Of course we couldn’t resist the siren song of the Alhambra for long so that night we took a bus up to Granada. There are definitely two very distinct sides to Granada. When we arrived Saturday evening it seemed as if there was no one in the city over 25. It’s a big university town, and as we walked around we just saw hordes of college-age kids messing about. It was funny because we went from feeling very young in Torremolinos to feeling very old in Granada.
However the next day it was like an entirely different city. Sunday happened to be the Festival of the Crosses, when crosses made of different materials are displayed around the city and the women all wear their traditional Sevilliana (flamenco) dresses. It was definitely a very atmospheric time to be there. Walking around the narrow steep streets of the Albaicin, the city’s old Moorish quarter, hearing flamenco guitars and seeing women dancing with castanets to celebrate the holiday, was a bit surreal. We then headed to the gypsy hill, where flamenco dancers still perform in caves where many of the gypsies live.
Then it was time for the big cahuna, the massive Alhambra palace perched above the city. The complex is one of Europe’s most famous attractions, composed of an original 11th-century fortress at the front called the Alcazaba, a sumptuous palace that was home to the Nasrid rulers of Granada, opulent gardens stretched across a Cliffside, the remains of a large town within the fortress that once contained 40,000 people, and finally the anachronistic palace of Charles V, built by the grandson of Isabella and Ferdinand when he thought he would make Granada the capital of the newly united Spain (he changed his mind and moved to Valladolid, leaving the palace unused). Hugely important things happened at this palace. In the throne room in the Nasrid Palace, the last Sultan of Granada, Boabdil, held tense negotiations with the Catholic monarchs Ferdinand and Isabella. In the end the Catholic monarchs triumphed and the Christians took the fortress, the last bulwark of Islam in Western Europe, displaying the Christian flag from the bell tower at the top of the Alcazaba to signal the defeat.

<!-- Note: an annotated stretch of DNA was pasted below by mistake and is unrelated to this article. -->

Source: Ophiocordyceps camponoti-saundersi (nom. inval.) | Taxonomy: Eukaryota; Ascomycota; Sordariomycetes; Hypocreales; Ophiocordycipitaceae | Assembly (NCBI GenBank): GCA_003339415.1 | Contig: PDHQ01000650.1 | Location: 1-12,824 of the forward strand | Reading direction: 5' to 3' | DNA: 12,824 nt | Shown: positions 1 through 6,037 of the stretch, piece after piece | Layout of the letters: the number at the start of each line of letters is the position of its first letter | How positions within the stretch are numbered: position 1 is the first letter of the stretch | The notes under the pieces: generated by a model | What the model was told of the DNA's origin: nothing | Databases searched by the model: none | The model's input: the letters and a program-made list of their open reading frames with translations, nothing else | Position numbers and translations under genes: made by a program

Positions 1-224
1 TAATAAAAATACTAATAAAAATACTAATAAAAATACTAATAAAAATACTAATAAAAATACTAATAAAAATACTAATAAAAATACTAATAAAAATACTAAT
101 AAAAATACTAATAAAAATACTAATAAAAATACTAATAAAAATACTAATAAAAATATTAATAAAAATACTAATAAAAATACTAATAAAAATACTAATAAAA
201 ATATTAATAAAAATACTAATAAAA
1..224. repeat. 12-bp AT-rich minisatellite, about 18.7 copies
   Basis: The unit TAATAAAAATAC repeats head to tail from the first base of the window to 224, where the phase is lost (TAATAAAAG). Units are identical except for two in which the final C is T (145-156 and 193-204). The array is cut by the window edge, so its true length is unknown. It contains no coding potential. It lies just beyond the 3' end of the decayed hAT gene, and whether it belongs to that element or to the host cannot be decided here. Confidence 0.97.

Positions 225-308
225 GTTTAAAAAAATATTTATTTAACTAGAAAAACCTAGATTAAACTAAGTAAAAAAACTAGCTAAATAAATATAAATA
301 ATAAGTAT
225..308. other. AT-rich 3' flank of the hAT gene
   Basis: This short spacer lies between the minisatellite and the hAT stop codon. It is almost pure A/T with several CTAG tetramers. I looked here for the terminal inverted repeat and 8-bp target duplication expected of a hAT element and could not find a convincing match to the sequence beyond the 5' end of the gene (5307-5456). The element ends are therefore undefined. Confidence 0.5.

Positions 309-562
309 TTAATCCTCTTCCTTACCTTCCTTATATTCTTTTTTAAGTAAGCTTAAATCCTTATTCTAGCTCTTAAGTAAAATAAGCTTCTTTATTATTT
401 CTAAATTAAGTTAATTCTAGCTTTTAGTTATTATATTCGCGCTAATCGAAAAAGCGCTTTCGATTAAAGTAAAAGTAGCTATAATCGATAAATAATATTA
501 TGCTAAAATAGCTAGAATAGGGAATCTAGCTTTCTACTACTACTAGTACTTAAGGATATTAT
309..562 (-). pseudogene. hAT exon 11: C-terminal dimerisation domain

Perhaps the most thrilling site in Granada for me though was the burial chamber of Ferdinand and Isabella in the cathedral (pictured right). Astonishingly the two monarchs are interned in simple lead coffins in a small space, along with their daughter (Juana the mad) and her husband Philip the Handsome. Above the tomb massive stone funerary effigies of the four of them can be found, but amusingly the one for Philip and Juana are much bigger than that for the far more famous Ferdinand and Isabella, because it was built during the rule of Charles V who was eager to establish the legitimacy of his parents. Buried here are two of the most important couplings in European history, linking the four most powerful dynasties of Europe at the time (Burgundian Valois, Habsburg, Aragon and Castile) and creating a Habsburg empire that included parts of modern-day Spain, Portugal, Austria, Czech Republic, Hungary, Italy, Germany, France, Belgium, Netherlands, Mexico, and Peru. It's amusing that the four of them are buried together, considering they all hated each other and at various times tried to have one another killed or imprisoned. And you thought you had family drama!
All in all it was a good trip, and the weather was amazing. It was a bit of a bummer stepping of the plane to a cold and rainy London. I’ll be working in Brussels the rest of this week though, so it’s just a brief stopover in Londontown really!